LAST week, I half-heard someone on the radio say that unless Britain gets a grip on its obesity problem the NHS will be bankrupt by 2020.
It was early. I hadn't started my morning fitness regime of banging my head off a wall because of the things I hear on the radio.
Cost predictions for the health service are, like a lot of waistbands, elastic. Most of us know the dire prophecy will never come to pass. One way or another, choices for fat folk will be made. The overweight will sink, swim, or (more likely) bob to their early graves. That wasn't really the point.
The speaker was being alarmist for a purpose. Yet again, the Westminster government is attempting to "persuade" the food industry to label food consistently, honestly, or at least in a manner that isn't a post-modern joke. The speaker wanted it understood that deceit is putting an entire generation of children at risk.
As mists cleared, I came up with one of my idiot questions. Why would a proud household name, a great supermarket or a famous brand, people who make all those adverts involving happy families and savings, not brag endlessly, proudly, about their nutritious products? Then I went back to smacking my head off a wall.
No-one has ever asked me to join a quango. On their part, this is wise. Were I asked to contribute to a food-labelling "debate", I would insist on sticking big skull-and-crossbones stickers on half the goods in the average supermarket, with the rubric, "Do Not Feed This Junk To Your Children Unless You Wish to Kill Them". There would be a problem with the mission statement.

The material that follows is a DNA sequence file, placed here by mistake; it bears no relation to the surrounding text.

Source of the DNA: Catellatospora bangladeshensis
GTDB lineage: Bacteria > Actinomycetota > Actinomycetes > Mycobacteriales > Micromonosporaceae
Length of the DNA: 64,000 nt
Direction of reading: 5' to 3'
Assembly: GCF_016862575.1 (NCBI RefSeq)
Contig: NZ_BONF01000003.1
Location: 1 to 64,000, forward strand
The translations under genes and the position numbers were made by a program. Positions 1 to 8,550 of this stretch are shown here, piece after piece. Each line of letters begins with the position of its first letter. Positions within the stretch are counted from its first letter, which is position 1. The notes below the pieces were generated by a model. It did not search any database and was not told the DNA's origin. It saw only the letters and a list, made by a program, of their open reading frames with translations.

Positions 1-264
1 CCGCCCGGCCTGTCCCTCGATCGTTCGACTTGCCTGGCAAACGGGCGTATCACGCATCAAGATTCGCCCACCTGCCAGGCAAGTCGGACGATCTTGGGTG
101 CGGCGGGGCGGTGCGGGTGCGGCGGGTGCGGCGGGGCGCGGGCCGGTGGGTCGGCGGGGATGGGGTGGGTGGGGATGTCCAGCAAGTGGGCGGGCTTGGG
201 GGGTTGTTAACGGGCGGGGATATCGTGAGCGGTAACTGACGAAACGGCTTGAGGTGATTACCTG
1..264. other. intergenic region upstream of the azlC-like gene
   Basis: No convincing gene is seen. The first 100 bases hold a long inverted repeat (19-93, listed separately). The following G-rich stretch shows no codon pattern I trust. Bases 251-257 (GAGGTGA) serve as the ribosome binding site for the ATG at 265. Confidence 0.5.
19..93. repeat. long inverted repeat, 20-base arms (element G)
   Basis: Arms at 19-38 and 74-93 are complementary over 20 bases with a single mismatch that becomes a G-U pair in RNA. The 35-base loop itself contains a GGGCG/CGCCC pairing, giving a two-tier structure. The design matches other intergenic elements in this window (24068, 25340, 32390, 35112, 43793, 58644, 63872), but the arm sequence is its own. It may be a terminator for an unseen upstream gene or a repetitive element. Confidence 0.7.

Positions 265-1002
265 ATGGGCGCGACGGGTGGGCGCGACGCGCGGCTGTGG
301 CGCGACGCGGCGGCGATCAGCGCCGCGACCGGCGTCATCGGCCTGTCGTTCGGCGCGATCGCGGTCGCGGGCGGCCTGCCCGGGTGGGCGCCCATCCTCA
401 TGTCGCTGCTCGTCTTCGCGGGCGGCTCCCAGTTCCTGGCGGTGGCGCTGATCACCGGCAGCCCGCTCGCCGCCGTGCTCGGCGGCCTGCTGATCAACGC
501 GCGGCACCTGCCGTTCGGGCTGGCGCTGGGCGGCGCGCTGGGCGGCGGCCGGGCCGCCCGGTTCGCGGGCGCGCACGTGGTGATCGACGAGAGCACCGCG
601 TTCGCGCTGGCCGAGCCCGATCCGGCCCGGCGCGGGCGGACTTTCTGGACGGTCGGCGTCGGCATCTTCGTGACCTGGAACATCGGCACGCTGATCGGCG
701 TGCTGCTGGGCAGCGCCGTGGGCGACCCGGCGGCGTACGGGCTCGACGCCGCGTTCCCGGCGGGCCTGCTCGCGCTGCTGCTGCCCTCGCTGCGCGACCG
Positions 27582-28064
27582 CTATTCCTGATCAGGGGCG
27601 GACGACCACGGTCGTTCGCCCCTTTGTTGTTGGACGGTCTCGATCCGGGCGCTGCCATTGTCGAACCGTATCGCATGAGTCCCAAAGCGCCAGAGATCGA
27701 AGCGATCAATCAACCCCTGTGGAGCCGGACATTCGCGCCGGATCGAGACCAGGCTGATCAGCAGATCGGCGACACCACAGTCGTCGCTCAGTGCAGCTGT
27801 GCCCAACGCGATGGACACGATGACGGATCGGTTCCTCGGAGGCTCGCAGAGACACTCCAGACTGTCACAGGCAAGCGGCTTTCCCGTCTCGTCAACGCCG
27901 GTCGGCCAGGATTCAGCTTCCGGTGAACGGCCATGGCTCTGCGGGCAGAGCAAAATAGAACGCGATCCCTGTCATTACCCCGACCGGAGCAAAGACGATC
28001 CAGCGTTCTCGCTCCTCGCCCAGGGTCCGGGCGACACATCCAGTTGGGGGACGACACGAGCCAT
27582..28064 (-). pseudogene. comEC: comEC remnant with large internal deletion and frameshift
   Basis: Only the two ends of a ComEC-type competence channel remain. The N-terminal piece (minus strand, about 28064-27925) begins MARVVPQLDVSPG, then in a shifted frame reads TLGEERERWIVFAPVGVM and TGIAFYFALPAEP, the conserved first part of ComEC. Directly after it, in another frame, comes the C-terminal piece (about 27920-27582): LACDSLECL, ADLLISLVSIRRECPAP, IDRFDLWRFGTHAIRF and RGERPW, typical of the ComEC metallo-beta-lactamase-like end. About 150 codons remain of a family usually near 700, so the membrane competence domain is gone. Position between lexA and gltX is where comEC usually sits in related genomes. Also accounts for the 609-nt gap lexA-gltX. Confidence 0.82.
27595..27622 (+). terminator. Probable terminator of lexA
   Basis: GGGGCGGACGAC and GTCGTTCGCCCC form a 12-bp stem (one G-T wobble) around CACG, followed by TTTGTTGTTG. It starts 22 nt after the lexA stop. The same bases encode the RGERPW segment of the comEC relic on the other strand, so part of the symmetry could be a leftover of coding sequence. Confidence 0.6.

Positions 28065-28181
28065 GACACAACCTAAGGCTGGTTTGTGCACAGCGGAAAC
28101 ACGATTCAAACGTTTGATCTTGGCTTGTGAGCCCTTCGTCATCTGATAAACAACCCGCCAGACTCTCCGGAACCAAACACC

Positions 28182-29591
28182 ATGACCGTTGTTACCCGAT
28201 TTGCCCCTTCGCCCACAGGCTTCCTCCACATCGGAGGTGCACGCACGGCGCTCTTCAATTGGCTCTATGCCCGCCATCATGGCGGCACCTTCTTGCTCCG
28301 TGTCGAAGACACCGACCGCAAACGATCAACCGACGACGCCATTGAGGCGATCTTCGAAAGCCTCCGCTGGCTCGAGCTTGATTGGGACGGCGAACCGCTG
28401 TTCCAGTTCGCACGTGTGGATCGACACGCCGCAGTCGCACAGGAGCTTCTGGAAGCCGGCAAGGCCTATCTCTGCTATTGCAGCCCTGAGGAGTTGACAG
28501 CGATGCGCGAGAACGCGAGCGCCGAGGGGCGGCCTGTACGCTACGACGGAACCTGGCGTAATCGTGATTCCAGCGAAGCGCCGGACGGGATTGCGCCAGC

It seems odd, though, that while we fret over drugs, paedophiles, the internet and such, pizza toppings are not a child-protection issue. Lard will kill more kiddies in this generation than the Taliban. The nice men with sweeties will not be the men your mother warned about. No-one will say what the stuff on frozen pizza has done to your ability to taste – perhaps you heard of it? – food. As risks, those toppings are more prevalent, and more efficient, than most.
Unlike cocaine, they enjoy legal advertising during kids' TV. Unlike cocaine, they cannot be banished from the life of a child suckling on a two-litre cola bottle. You can get off that coke, but pizza is for life. This generation of children will die before their parents because "the industry" won't submit to legislation.
Another strangely-round number involves alcohol. The abuse of that stuff, it is reported routinely, costs Scotland "a billion a year". I only wonder why the guesswork is conservative. Having been around drink, once or twice, I suspect that the actual cost, the authentic social and economic effect in every class, would shock us rigid, if sober.
Again, it's simple. I was about Edinburgh in the 1980s. Apart from seeing things I wouldn't wish on enemies, I witnessed simple economics. Flood the streets with heroin and – but here's a surprise – you wind up with a lot of skag clowns, and more examples of an Aids-related complex than your local NHS can handle. A market mechanism is a wonder.
So what's the current supermarket proposition? Make the ability to get slaughtered with drink cheaper than a packet of fags: what follows? I have done no survey work, but I walk some streets. You get hordes of pissed teenagers to whose salt-and-sugar, fat-and-salt addiction hooch has been added. Then these children risk getting busted if they smoke a little dope.